The Sixth Circuit held that the loss was covered by the computer fraud coverage. The policy defined “computer fraud” as “the use of any computer to fraudulently cause of transfer of Money … [to a third party].”[26] The court held that the loss was caused by the computer fraud because “the impersonator sent ATC fraudulent emails using a computer and these emails fraudulently caused ATC to transfer the money to the impersonator.”[27] The court specifically rejected the insurer’s contention that the definition of “computer fraud” required a computer to “fraudulently cause the transfer.”[28] The computer fraud coverage was not limited to “hacking and similar behaviors in which a nefarious party somehow gains access to and/or controls the insured’s computer.”[29]

Going Forward

The relative lack of sophistication of spoofing attacks, coupled with the potential for large losses and legal uncertainty as to coverage, create considerable exposure and a likelihood that challenges to coverage for such events will continue. Cases will continue to go both ways, as insurers and insureds fight over coverage for these mounting losses. Where there are many acts in addition to the spoofing emails, it is possible a court will hold that the computer fraud coverage does not apply, such as in Apache. Where the majority of the actions involve spoofed emails, it is possible a court will hold that the computer fraud coverage applies, like in Medidata and American Tooling.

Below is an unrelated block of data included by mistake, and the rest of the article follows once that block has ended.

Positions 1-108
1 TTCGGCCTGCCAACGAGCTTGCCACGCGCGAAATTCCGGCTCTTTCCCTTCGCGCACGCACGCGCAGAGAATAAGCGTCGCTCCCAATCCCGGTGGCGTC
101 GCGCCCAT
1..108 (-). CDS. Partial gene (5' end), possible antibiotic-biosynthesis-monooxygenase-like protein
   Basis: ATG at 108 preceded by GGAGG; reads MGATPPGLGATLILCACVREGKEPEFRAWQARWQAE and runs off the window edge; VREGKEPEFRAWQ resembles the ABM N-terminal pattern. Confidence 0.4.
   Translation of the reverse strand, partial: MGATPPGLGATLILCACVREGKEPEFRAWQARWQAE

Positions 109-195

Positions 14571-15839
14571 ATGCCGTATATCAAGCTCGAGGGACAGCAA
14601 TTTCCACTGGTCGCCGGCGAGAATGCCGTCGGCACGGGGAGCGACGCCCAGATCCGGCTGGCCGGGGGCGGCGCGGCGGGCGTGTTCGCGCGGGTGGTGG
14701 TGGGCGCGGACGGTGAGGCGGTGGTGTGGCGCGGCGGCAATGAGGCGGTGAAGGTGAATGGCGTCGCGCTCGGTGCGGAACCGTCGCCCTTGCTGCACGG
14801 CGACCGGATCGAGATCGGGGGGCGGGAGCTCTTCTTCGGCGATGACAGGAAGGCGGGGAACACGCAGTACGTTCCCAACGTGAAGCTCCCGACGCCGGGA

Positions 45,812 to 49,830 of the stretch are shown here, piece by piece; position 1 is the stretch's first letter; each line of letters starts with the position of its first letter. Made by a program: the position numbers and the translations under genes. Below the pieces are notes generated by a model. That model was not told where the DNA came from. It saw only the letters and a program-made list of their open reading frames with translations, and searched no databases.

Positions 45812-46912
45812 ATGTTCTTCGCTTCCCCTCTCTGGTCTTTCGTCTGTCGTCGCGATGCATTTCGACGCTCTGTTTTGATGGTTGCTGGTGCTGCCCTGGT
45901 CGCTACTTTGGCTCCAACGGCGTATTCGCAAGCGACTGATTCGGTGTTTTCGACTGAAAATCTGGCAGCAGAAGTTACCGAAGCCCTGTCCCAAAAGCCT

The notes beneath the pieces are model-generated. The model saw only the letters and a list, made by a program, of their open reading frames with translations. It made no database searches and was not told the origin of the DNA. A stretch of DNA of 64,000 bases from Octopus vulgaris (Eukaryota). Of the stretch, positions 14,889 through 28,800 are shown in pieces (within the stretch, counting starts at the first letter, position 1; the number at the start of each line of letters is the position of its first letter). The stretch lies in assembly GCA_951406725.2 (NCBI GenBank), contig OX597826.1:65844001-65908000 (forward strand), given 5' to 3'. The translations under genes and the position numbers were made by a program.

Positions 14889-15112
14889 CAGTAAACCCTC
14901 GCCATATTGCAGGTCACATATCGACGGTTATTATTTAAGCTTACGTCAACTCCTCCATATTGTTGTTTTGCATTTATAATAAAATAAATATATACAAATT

Regardless, the uncertainty of coverage and the certainty of the risk demands that insurers discuss spoofing-related losses with their brokers. Many insurers now offer endorsements designed to provide coverage for spoofing-related losses. Whether that endorsement belongs on a cyber policy or a crime policy is also an issue that the insured’s broker can address. There are no companies immune to spoofing-related losses, and every company should assess this risk and act accordingly.

It will always remain true that it is better to prevent spoofing-related losses than to look for coverage for such losses. Spoofing attacks prey on under-trained employees and relaxed security policies. Accordingly, as part of cyber risk preparedness, insureds would be well served by cyber security training and counseling, such as how to spot a spoofing email.

[1] Apache Corp. v. Great American Insurance Co., 662 Fed. Appx. 252 (5th Cir. 2016).
[2] Id. at 253.
[3] Id.
[4] Id.
[5] Id.
[6] Id.
[7] Id. at 254.
[8] Id. at 258.
[9] Id.
[10] Id.
[11] 729 Fed. Appx. 117 (2d Cir. 2018).
[12] Medidata Solutions, LLC v. Federal Ins. Co., 268 F. Supp. 3d 471, 473 (S.D.N.Y. 2017).
[13] Id. at 472.
[14] Id.
[15] Id. at 473.
[16] Id.
[17] Id. at 474.
[18] Id.
[19] 729 Fed. Appx. At 118.
[20] Id. at 118-19.
[21] 895 F.3d 455 (6th Cir. 2018).
[22] Id. at 458.
[23] Id.
[24] Id.
[25] Id.
[26] Id. at 461.
[27] Id. at 461 – 62.
[28] See id. at 461 – 62.
[29] Id. at 462.